- Today’s world in not more globalized than before
- The new world is the triumph of global capitalism
- More conflict, violence, and poverty due to free markets
- This view is presented in a primitive way
Chomsky’s views:
Chomsky made early efforts to critically analyze globalization. He summarized the
process with the phrase "old wine, new bottles," maintaining that the motive of the
élites is the same as always: they seek to isolate the general population from
important decision-making processes, the difference being that the centers of power
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are now transnational corporations and supranational banks. Chomsky argues that
transnational corporate power is "developing its own governing institutions"
reflective of their global reach.[19]
According to Chomsky, a primary ploy has been the co-opting of the global economic
institutions established at the end of World War II, the International Monetary Fund
(IMF) and the World Bank, which have increasingly adhered to the "Washington
Consensus", requiring developing countries to adhere to limits on spending and
make structural adjustments that often involve cutbacks in social and welfare
programs. IMF aid and loans are normally contingent upon such reforms. Chomsky
claims that the construction of global institutions and agreements such as the World
Trade Organization, the General Agreement on Tariffs and Trade (GATT), the North
American Free Trade Agreement (NAFTA), and the Multilateral Agreement on
Investment constitute new ways of securing élite privileges while undermining
democracy.[20] Chomsky believes that these austere and neoliberal measures
ensure that poorer countries merely fulfill a service role by providing cheap labor,
raw materials and investment opportunities for the developed world. Additionally,
this means that corporations can threaten to relocate to poorer countries, and
Chomsky sees this as a powerful weapon to keep workers in richer countries in line.
Chomsky takes issue with the terms used in discourse on globalization, beginning
with the term "globalization" itself, which he maintains refers to a corporate-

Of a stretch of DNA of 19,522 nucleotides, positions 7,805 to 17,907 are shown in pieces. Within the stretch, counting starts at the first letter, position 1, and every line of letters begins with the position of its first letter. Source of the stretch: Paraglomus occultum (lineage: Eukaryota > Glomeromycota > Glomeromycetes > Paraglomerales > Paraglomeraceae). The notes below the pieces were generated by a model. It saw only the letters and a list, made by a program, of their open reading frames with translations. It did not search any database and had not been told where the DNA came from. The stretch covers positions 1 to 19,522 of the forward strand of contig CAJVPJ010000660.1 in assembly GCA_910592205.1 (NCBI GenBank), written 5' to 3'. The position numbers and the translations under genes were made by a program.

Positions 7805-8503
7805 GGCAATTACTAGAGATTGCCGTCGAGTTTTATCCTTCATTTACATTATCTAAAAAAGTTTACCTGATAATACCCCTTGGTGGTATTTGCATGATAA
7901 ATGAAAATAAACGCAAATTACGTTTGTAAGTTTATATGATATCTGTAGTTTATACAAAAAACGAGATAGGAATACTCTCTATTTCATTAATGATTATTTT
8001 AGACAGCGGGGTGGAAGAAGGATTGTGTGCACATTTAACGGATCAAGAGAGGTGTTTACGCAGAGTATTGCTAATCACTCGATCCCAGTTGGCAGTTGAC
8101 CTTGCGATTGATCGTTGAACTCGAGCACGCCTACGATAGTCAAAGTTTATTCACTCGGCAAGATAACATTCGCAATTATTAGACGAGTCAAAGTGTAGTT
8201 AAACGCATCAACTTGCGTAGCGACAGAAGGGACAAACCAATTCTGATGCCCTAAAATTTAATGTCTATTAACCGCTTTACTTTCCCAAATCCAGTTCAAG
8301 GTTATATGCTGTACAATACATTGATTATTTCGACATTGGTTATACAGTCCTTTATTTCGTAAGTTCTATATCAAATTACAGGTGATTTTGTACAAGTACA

sponsored economic integration rather than being a general term for things
becoming international. He dislikes the term anti-globalization being used to
describe what he regards as a movement for globalization of social and
environmental justice. Chomsky understands what is popularly called "free trade" as
a "mixture of liberalization and protection designed by the principal architects of
policy in the service of their interests, which happen to be whatever they are in any
particular period."[19] In his writings, Chomsky has drawn attention to globalization
resistance movements. He described Zapatista defiance of NAFTA in his essay "The
Zapatista Uprising." He also criticized the Multilateral Agreement on Investment, and
reported on the activist efforts that led to its defeat. Chomsky's voice was an
important part of the critics who provided the theoretical backbone for the disparate
groups who united for the demonstrations against the World Trade Organization in
Seattle in November 1999.[21]
Transformationalist view:
- Rejects neo and radical views
- Globalization is not seen as a new form of imperialism
- Not global market civilization
- One global system
- Global shift of power relations
- Not true that the power holders of 40 years ago is now today’s power holders
- Transformation going on
- Complex configurations of the world
- Individuals: 4 classes now (elites, middle class, marginal people, lower class)
- Transformed the context of national development